Welcome to My User Page!! My Grandmother and I, circa 1986
My name is Anthony Greene, and I am a student in the History and Education program. Ultimately, I intend on graduating from Teachers College with an Ed.D. I am in my second semester of course work.
I was born in Staten Island, NY and lived there until my family and I moved to Bucks County, Pennsylvania where I was raised from the age of seven until I left for college at 18.
In 2004 I graduated from Fordham University, Rose Hill Campus, where I majored in History and minored in African-American Studies. I also participated in the Debate Society and was a member of the Fordham University men's rugby club.
After graduation I backpacked across Europe for a 5 weeks, going from London to Prague and back.
Upon returning I began a career in teaching through the New York City Teaching Fellows program. I taught history and special education courses at the James Monroe Academy for Visual Art and Design in the Bronx River section of The Bronx. At the conclusion of that program I earned a Masters' Degree in Secondary Education at Mercy College.
After final year in the classroom I was hired as the Education Coordinator for The Bronx County Historical Society where I am still employed. This job has been a drastic change from working in the classroom alone. I am responsible for running the adminstration of the Education and Development Departments as well as doing original research, publishing articles, writing educational books, facilitating workshops, and working with students of all ages. It is truly a wonderful job.
I'm very interested in the American Civil War and have been since I was very young. My current interests are centered around The Bronx, and the stain of urban plight that has been attached to it. I am eager to study what happened in the school environment during the 1940s through the 1970s to trace what social indicators might have been present to trigger the rapid population decline and residential destruction that took place during the 1970s and 1980s, thus branding The Bronx as a burned and charred place.
I'm very interested in the creation of the genre of hip-hop, especially since it was born in The Bronx. I grew up listening to it, and had a much different experience than contemporary hip-hoppers. Rap was not on the mainstream radio, and was rarely sold in stores where I grew up. We had to order tapes through magazines, and watch Yo!MTV Raps one night out of the week to catch up with it. Now that its become big-business like Con Ed (Talib Kweli), there has been a fundamental change in lyrics, marketing, and accessibility. Also, many artists in the late 80s and early 90s were highly educated and often rhymed about social issues, problems with formal education, and were very Afro-Centric. This has almost disappeared from the cultural landscape. Fortunately there are a few places were grown up hip hoppers can get some good info, post blogs, and have some decent intellectual discourse.  [www.allhiphop.com]
Ultimately, here are some questions I would like to answer through my work:
- How did the Urban plight of the 1960s and 1970s Bronx influence the formation of hip-hop?
- What was the influence of early Jazz, R&B, and Rock N Roll on The Bronx's black community?
- What caused the genre of hip-hop to change during the mid 90s?
- What social circumstances led it to tip to a "mainstream" audience?
- How does today's hip-hop artists compare to blackface minstrel shows of the late 19th and early 20th centuries?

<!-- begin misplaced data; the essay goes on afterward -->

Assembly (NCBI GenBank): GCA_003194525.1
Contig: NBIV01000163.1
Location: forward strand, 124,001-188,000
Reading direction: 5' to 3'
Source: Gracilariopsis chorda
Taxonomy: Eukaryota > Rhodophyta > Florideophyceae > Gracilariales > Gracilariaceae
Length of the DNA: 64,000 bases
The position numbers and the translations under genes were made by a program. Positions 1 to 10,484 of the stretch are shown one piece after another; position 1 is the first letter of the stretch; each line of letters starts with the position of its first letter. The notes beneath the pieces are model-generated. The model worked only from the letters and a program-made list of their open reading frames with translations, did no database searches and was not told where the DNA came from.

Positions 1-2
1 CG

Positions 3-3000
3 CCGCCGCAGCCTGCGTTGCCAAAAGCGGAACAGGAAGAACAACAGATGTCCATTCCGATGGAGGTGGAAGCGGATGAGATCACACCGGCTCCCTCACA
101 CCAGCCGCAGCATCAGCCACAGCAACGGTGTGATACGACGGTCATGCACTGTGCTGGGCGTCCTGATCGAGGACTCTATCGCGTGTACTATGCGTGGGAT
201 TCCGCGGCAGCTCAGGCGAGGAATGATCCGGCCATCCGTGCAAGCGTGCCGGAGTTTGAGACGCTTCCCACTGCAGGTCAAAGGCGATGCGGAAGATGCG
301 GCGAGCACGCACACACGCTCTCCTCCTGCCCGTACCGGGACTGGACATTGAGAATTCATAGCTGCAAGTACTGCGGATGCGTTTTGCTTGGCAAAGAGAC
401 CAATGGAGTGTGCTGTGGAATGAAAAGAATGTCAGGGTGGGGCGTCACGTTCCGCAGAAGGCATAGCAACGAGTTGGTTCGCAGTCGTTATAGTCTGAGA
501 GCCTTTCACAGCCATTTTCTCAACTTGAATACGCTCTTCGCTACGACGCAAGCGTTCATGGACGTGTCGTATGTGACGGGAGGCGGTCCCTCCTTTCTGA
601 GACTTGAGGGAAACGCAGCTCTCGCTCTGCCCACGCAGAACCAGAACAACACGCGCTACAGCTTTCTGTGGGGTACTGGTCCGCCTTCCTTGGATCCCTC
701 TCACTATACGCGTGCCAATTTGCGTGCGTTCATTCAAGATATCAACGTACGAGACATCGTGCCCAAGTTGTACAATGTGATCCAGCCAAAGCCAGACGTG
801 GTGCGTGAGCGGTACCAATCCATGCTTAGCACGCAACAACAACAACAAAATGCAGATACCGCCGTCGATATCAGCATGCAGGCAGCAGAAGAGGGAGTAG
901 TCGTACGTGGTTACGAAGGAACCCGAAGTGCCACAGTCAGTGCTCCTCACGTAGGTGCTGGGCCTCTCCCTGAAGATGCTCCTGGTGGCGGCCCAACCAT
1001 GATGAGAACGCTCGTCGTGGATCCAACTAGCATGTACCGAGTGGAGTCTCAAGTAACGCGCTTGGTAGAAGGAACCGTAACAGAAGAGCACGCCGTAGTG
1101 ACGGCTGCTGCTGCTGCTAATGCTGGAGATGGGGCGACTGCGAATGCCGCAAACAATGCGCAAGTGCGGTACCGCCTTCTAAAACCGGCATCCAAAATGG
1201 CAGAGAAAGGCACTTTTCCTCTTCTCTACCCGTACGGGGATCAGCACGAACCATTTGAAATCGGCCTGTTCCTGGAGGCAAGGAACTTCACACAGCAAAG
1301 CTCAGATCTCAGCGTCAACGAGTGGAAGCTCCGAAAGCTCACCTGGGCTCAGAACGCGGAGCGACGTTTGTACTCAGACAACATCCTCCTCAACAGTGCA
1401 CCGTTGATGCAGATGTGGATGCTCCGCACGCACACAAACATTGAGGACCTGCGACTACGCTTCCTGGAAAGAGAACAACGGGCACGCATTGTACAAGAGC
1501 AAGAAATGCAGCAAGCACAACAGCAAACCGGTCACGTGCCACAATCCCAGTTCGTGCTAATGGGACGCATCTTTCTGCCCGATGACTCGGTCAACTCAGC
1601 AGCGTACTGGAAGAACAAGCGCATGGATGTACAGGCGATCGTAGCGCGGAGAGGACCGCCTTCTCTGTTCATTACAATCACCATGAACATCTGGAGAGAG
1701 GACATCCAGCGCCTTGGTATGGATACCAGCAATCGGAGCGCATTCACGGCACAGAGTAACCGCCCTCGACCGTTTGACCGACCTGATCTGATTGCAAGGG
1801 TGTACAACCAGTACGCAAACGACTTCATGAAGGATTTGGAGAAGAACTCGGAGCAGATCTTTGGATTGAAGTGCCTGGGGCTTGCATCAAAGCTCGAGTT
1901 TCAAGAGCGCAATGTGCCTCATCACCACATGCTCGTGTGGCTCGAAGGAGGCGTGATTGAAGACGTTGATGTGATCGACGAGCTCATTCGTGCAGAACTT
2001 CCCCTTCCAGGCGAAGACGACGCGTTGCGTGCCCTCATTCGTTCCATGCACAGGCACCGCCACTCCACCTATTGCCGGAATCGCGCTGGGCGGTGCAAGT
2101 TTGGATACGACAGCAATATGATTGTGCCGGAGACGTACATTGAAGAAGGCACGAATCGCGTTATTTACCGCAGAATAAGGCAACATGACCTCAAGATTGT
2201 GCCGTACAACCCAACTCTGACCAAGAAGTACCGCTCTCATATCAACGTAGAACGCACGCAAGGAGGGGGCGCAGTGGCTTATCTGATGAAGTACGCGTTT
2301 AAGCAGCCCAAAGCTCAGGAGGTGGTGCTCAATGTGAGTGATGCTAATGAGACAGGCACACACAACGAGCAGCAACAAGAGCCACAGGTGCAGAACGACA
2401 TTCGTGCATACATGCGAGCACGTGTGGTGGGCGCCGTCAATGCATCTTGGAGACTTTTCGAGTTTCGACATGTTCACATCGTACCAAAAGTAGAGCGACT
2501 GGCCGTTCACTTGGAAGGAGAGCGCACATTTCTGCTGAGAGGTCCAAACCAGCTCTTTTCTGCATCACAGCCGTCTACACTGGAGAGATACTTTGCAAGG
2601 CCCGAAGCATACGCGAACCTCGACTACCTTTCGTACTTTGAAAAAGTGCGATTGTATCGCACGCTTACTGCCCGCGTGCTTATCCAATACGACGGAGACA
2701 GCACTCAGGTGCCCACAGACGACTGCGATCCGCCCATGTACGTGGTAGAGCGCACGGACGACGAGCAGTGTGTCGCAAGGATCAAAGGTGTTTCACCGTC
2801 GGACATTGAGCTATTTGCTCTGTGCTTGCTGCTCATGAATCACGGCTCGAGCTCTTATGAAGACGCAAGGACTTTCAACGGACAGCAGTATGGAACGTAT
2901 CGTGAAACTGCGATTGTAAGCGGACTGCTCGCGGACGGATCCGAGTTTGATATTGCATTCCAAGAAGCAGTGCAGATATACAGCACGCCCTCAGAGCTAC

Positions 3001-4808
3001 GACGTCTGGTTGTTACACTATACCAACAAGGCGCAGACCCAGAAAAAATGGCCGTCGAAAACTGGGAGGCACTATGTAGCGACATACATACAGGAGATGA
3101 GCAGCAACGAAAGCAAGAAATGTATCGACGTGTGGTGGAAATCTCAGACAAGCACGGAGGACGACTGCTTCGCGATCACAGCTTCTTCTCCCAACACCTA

There is a great oral history project going on at Fordham University and The Bronx County Historical Society. I was a research assistant on this project in 2003 and I am very excited where the project has gone since. Most importantly, this is a great example of a University/Cultural Institution/Community based project. http://www.fordham.edu/baahp/project.html
I'm a big-time art junky! Whenever I travel I do my best to visit the local art museum. I was recently in Chicago and caught the Edward Hopper exhibit for the third time in the last four years. I caught it in London at the Tate-Modern (http://tate.org.uk/) in 2004, then at MOMA (http://MOMA.org), and most recently at the Art Institute of Chicago http://www.artic.edu/.
I try to appreciate all art, but I'm very fond of the greats of the late 19th century and the surrealists of the 20th century. Hopper is my favorite American painter, but I enjoy Dali, Picasso, and Warhol.
My work and research this semester! []
Local History References
Local history is vital to contextualize the formalized, historical school experience. It is especially important to students who are being introduced to national or international history. It is very easy to talk about the Constitution, the men who wrote it, and leave out a particular locality's connection to the document. For instance, for Bronx teachers who are teaching the Revolution and the Constitution there are many connections. There were dozens of skirmishes that took place in lower Westchester County (today's Bronx), including a very important battle in October, 1776, where the colonials, outnumbered almost 2:1, helped cover Washington's retreat from upper Manhattan to White Plains by bogging Admiral Howe's men down along the swamps of the east Bronx. (See David McCullough's 1776). For the Constitution, men like Gouverneur Morris played a crucial role in formulating the debate of representation and slavery that would result in our current bi-cameral representation system. In fact, Morris (a Bronxite) was the penman of the Constitution http://en.wikipedia.org/wiki/Gouverneur_Morris. These two tidbits are merely a sampling of what is available around New York, and the country, pertaining to local history and its importance.
There are 22 public historic houses in New York City. Here's a link to search through these sites and their resources:
Research Reference Sources
Here are some sites that I refer to while conducting research.